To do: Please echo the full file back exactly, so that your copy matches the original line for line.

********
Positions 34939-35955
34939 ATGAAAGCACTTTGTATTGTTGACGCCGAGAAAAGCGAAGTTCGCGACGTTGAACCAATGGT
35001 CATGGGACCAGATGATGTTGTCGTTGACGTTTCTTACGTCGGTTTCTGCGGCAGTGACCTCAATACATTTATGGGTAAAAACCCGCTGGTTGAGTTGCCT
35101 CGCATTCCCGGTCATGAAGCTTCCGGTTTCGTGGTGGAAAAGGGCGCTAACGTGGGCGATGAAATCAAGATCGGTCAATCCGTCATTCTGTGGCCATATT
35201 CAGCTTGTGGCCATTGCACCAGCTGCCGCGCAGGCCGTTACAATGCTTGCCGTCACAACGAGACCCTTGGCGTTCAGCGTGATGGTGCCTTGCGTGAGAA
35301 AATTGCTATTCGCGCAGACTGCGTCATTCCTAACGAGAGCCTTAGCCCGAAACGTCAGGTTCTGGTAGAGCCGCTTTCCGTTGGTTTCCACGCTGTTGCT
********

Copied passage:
Positions 34939-35955
34939 ATGAAAGCACTTTGTATTGTTGACGCCGAGAAAAGCGAAGTTCGCGACGTTGAACCAATGGT
35001 CATGGGACCAGATGATGTTGTCGTTGACGTTTCTTACGTCGGTTTCTGCGGCAGTGACCTCAATACATTTATGGGTAAAAACCCGCTGGTTGAGTTGCCT
35101 CGCATTCCCGGTCATGAAGCTTCCGGTTTCGTGGTGGAAAAGGGCGCTAACGTGGGCGATGAAATCAAGATCGGTCAATCCGTCATTCTGTGGCCATATT
35201 CAGCTTGTGGCCATTGCACCAGCTGCCGCGCAGGCCGTTACAATGCTTGCCGTCACAACGAGACCCTTGGCGTTCAGCGTGATGGTGCCTTGCGTGAGAA
35301 AATTGCTATTCGCGCAGACTGCGTCATTCCTAACGAGAGCCTTAGCCCGAAACGTCAGGTTCTGGTAGAGCCGCTTTCCGTTGGTTTCCACGCTGTTGCT